When I was growing up, my parents used to joke about serving a whole meal consisting of different dishes made with zucchini as an ingredient. I was horrified by this. Zucchini was not one of my favorite foods. Little did I realize that years later, as a budget-minded, gardening parent of constantly-hungry boys, I would attempt much the same thing. Sneaking veggies into food became a secret pursuit. I wanted to stretch the family budget and provide healthy meals. Vegetables were the answer. In my household of meat-loving men, the challenge was including a heap of veggies without being obvious. Here are some of my favorite strategies.
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Sneaking Veggies Into Food Strategy #1: Relentless Shredding
My prime theory about sneaking veggies into food is this : The smaller the veggie, the less likely it is to be detected. That’s why I like to shred zucchini using my trusty food processor. I used to be afraid of my food processor (such sharp blades), but now it’s one of my most-used kitchen assets.
Not only is shredding zucchini an effective technique for making zucchini bread (which I wrote about in a previous post), but it is useful in other recipes as well. If you have a recipe that calls for shredded hash browns, for example, perhaps a bit of shredded zucchini will go unnoticed. This technique also works well with soups, marinara sauces, smothies, and casseroles. It’s not that my family members are a bunch of vegetable-haters. I just believe the more veggies I can get my family to eat, the better.
Sneaking Veggies Into Food Strategy #2: Disguising in Meat
As I noted in the introductory paragraph, I live in a house of meat-loving men. Although one son is now married and the other is soon to leave the nest, the remaining male, my dear husband, is very firm in his meat-loving convictions. I make him quite nervous when we eat out and I try a veggie burger. So my next strategy is to mix the veggies with meat. My favorite way is to brown ground beef with onions, celery and peppers to create a make-ahead meat mix which I described in detail in this previous post. The mix may be used in any recipe that calls for cooked ground beef. Another way to sneak veggies into meat is by including them (finely chopped) in meatloaf.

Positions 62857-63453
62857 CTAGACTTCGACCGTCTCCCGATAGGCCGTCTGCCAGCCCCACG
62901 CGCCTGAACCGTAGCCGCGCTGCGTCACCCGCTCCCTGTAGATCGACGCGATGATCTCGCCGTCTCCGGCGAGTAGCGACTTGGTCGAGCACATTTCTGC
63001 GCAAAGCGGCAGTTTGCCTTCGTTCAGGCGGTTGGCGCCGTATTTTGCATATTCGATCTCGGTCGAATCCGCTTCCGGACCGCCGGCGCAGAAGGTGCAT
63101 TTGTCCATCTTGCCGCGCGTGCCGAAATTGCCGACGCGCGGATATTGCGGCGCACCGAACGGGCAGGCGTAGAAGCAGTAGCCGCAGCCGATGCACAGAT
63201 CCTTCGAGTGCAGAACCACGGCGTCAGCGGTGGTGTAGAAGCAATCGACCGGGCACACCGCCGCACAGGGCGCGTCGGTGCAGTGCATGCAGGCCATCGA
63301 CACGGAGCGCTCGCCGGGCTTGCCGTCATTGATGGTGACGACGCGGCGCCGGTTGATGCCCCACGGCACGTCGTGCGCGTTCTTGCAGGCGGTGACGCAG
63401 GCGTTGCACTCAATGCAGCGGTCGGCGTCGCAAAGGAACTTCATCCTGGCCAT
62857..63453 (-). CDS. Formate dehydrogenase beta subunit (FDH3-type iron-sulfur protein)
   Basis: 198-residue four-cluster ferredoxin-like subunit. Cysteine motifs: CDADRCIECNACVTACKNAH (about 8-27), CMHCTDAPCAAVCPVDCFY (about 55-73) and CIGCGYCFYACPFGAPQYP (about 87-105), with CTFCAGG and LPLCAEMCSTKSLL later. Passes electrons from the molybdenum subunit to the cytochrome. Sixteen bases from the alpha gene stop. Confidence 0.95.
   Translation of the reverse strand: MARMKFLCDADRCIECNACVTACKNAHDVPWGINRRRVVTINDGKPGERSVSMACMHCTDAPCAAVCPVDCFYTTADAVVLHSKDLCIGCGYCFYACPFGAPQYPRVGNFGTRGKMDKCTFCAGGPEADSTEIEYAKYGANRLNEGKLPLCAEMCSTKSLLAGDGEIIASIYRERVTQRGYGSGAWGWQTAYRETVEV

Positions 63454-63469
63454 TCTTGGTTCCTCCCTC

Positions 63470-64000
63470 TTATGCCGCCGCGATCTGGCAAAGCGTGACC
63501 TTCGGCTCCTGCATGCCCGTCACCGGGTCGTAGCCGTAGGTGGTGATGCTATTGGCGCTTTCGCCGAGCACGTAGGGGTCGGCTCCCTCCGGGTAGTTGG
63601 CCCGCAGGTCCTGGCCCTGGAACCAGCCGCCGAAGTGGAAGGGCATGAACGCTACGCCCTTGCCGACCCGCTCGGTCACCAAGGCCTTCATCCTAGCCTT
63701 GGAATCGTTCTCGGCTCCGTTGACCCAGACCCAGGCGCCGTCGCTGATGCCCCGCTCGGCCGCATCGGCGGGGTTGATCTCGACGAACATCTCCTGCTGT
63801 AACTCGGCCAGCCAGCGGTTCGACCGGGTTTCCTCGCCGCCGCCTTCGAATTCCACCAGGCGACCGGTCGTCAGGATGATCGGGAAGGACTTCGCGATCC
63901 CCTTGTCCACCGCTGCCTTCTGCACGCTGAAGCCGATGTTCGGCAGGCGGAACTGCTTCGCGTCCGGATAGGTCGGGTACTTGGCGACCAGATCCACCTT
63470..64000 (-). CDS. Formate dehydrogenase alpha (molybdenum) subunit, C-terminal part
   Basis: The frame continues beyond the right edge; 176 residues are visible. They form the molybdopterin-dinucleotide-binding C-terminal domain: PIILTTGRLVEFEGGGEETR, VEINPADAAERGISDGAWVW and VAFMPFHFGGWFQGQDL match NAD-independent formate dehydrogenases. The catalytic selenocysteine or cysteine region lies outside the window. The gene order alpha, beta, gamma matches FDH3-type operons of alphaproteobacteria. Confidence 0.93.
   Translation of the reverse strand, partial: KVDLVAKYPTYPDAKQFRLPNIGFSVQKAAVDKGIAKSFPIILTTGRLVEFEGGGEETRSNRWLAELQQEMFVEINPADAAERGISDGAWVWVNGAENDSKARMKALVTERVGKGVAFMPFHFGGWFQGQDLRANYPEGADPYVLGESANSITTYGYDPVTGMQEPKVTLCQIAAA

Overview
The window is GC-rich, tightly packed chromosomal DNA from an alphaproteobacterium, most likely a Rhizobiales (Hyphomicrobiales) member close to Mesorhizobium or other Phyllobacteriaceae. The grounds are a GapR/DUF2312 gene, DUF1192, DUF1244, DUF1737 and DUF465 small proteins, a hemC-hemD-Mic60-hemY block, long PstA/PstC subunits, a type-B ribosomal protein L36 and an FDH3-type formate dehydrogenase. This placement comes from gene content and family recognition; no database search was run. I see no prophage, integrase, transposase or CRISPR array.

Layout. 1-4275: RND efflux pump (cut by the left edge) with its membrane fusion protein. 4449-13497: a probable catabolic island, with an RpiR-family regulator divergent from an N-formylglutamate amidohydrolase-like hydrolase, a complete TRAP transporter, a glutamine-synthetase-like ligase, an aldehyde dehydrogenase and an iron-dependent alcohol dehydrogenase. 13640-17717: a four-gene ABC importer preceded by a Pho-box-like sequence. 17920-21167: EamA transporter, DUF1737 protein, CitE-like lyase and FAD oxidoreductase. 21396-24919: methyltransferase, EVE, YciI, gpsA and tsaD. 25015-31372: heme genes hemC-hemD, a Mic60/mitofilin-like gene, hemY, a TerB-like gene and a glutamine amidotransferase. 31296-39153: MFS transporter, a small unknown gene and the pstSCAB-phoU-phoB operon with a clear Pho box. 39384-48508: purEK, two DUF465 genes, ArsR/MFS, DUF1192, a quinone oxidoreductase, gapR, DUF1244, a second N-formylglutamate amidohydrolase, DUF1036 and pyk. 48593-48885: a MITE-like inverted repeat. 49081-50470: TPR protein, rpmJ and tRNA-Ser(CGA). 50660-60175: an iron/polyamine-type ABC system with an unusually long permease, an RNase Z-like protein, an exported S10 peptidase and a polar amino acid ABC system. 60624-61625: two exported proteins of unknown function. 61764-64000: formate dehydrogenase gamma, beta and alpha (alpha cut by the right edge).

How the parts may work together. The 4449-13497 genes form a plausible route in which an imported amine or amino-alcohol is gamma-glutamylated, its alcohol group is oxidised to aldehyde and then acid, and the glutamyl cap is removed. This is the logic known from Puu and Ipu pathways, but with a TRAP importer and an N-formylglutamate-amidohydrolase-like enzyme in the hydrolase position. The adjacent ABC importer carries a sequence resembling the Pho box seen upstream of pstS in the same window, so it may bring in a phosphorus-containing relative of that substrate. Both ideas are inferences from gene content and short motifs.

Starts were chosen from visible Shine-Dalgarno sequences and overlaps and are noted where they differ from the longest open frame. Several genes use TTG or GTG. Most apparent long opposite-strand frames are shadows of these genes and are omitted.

Sneaking Veggies Into Food Strategy #3: Top Secret Tip
So, with the first two strategies listed above, I have to admit, the veggies were noticed. Although they were noticed, they were generally liked, so that’s a win. The one exception was the chopped zucchini I added to my favorite lasagna recipe. It made the lasagna a little soupy, and that did not go over well.
This third strategy for sneaking veggies into food is very devious, but I guarantee you it will not be detected. If you know my family, please keep this a secret. Should you ever decide to try this, I promise I will not tell your family. Here is my top-secret tip: Dried kale. Now, I’m not talking about kale smoothies or anything. That would be too obvious. I’m referring to kale that has been dried in a food dehydrator, stored in plastic zipped bags and frozen.
When the dried kale is frozen in a bag, it can be scrunched and crunched into very fine crumbs. It will then look like innocent little parsley or oregano flakes. Please understand, if any of my family members ever asked me, “Hey, is that dried kale?” I would of course admit the truth. No one ever asks, though. Meanwhile, I continue sprinkling dried kale with reckless abandon into and onto a variety of dishes. Shhhhh! Don’t tell.
What Are Your Favorite Sneaky Veggie Strategies?
I know there are a lot more sneaky veggie strategists out there. Do you have any sneaky veggie strategies to share? Any tips are most welcome, sneaky or otherwise. You may have a favorite delicious way to fix vegetables that everyone loves. I’d enjoy reading about those ideas as well, if you would like to share them. Thanks for reading about my sneaky veggie strategies.
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